Are there any standard exercises where you play a chord progression with one hand while playing a scale with the other hand?
I'm adding the usual I–IV–I–V–I at the end of each scale (forcing myself to identify the actual chord name as I play it), but that doesn't give me any practice with the other chords (let alone any important 7th chords, where I'm very weak). Nor does it exercise the practice of chords on one hand with melody on the other hand.
I could come up with my own chord progression, but it would be nice to have something with pedagogical value rather my meager attempts at cobbling together some chords that just rotate through the possibilities in a vaguely meaningful way. I would imagine someone has put together something using common cadences or turn-arounds that are commonly encountered, etc.
After 15 years, I've finally dusted off my old piano book and am re-learning to play the piano (and my prior experience is just a single semester undergraduate course!) I was quickly able to get back up to speed with the simple five-finger position exercises/songs from my old piano book. To force myself to move beyond these simple/comfortable pieces, I started playing some familiar christmas carols and hymns. I then got distracted for a few months learning about chord progressions, chord inversions, roman numeral notation, etc. and I had some fun transcribing several carols and hymns (which are written for 4 part vocal harmony - currently rather difficult for me to play) into the more simple right-hand melody + left-hand chord progression (great way to force myself to learn LilyPond).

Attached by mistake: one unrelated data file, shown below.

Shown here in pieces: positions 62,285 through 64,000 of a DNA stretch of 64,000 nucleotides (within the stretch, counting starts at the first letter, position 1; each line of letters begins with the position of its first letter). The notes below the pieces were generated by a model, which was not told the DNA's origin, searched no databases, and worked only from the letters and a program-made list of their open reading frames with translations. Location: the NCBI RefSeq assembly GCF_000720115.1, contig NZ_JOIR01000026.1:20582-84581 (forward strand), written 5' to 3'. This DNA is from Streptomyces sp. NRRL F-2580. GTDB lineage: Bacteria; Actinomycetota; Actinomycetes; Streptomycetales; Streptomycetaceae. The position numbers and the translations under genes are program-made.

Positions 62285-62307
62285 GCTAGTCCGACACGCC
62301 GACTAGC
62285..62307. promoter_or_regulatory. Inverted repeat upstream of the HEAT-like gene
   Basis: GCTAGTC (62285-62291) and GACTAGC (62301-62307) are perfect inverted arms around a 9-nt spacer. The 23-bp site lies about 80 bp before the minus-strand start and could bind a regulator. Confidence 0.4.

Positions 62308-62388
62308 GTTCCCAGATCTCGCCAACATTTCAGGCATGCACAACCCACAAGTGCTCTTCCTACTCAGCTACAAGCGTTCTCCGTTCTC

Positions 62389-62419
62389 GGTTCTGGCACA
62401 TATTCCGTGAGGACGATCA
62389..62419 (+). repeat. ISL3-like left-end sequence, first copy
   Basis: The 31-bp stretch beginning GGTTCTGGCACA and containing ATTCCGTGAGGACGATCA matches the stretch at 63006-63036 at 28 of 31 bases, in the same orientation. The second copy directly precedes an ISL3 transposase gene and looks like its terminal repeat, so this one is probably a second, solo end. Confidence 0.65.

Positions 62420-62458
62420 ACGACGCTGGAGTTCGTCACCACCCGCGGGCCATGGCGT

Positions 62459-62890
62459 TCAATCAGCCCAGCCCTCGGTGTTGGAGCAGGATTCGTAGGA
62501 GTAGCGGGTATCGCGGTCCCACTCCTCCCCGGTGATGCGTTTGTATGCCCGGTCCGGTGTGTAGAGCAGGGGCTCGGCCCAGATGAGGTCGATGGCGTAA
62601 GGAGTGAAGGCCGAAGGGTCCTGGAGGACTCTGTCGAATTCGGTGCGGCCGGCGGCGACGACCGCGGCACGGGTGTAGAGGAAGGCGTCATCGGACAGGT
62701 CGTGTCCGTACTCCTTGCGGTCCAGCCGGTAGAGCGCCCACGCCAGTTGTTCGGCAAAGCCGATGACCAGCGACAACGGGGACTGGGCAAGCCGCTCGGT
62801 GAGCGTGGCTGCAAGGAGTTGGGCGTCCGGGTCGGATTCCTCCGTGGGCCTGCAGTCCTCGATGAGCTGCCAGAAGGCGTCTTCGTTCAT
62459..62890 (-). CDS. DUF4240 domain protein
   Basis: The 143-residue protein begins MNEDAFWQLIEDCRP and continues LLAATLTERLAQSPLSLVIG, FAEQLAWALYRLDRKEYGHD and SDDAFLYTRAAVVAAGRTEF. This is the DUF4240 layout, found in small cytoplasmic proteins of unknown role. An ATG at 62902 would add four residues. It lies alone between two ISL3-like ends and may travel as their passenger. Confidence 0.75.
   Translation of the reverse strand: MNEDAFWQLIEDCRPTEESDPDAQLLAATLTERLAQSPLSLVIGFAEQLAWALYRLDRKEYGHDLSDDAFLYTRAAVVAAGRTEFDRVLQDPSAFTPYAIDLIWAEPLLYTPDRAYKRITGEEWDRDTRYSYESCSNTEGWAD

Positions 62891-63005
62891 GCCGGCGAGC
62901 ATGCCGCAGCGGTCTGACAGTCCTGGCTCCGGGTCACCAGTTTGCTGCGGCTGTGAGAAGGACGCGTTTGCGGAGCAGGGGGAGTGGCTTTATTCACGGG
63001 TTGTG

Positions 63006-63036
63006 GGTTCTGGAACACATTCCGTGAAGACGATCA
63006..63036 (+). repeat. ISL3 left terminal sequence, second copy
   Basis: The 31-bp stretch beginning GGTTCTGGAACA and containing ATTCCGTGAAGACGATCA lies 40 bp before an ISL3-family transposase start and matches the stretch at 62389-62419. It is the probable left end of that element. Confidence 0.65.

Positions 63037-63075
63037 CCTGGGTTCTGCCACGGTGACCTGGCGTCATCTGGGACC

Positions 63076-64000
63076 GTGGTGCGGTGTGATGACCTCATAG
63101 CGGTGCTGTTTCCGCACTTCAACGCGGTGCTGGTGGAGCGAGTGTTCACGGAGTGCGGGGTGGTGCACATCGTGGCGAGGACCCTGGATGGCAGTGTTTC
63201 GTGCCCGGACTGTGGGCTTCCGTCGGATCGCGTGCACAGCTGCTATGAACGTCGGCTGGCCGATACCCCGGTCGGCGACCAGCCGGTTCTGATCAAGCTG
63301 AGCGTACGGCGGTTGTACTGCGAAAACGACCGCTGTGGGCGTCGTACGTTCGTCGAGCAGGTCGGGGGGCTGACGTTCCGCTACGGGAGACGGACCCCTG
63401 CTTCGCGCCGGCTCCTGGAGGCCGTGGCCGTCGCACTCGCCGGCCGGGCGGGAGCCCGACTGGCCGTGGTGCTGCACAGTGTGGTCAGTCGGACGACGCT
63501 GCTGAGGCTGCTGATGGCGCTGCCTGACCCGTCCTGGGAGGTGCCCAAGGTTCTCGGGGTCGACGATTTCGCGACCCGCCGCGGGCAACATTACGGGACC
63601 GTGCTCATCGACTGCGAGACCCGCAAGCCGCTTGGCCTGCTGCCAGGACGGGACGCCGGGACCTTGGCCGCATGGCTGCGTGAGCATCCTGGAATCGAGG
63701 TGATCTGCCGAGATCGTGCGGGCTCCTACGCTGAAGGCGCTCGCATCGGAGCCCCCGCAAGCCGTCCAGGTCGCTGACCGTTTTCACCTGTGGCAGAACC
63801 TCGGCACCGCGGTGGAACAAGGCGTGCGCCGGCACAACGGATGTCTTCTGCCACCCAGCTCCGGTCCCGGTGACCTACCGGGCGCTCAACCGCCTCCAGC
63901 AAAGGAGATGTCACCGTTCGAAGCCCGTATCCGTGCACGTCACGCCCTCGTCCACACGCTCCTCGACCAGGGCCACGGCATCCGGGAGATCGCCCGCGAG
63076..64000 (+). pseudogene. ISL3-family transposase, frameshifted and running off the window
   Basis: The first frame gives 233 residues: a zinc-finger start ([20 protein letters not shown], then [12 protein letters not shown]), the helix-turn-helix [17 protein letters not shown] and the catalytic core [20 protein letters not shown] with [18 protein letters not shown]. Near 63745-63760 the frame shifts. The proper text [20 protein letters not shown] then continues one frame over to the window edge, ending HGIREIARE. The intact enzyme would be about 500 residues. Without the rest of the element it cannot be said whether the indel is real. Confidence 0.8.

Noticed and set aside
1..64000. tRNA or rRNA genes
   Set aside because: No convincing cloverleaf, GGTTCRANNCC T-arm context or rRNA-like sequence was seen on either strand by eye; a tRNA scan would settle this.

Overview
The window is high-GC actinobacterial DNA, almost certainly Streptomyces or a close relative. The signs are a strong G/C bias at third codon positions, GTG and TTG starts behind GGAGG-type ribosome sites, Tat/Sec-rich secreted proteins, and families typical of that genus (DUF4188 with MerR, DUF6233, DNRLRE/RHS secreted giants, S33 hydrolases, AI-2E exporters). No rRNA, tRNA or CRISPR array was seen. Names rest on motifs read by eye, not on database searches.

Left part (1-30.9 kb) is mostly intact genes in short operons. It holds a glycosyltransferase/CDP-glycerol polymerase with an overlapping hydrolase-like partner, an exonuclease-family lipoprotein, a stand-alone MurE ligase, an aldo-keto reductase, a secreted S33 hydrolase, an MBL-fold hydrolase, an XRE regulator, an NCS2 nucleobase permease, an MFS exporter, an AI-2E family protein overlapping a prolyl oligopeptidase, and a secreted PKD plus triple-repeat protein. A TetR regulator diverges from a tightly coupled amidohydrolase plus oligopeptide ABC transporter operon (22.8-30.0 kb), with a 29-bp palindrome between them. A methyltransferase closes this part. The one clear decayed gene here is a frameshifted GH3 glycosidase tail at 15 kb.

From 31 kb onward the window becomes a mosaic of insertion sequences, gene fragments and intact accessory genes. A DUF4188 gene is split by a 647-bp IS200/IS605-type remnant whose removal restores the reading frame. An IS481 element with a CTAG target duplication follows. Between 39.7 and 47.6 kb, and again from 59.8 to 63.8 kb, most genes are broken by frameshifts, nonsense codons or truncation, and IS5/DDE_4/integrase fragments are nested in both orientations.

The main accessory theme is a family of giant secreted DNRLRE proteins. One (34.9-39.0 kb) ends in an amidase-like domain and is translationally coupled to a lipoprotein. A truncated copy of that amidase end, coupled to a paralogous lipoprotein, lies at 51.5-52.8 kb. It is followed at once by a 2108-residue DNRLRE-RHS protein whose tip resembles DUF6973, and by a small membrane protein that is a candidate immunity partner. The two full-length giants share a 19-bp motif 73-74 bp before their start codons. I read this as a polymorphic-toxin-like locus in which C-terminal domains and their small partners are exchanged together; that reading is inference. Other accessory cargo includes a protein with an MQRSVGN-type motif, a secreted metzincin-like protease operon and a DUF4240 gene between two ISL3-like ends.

It's clear that the only way to improve my technique is to put some serious time and effort into scales. I've spent the past few weeks working on scales and I'm making great progress. However, I would like to use my time practicing scales to also practice the important chord shapes and progressions in each key as well as to learn the chord progressions in terms of the actual chord names (I've been relying on roman numerals to just play chord shapes, ignoring what the chords actually are).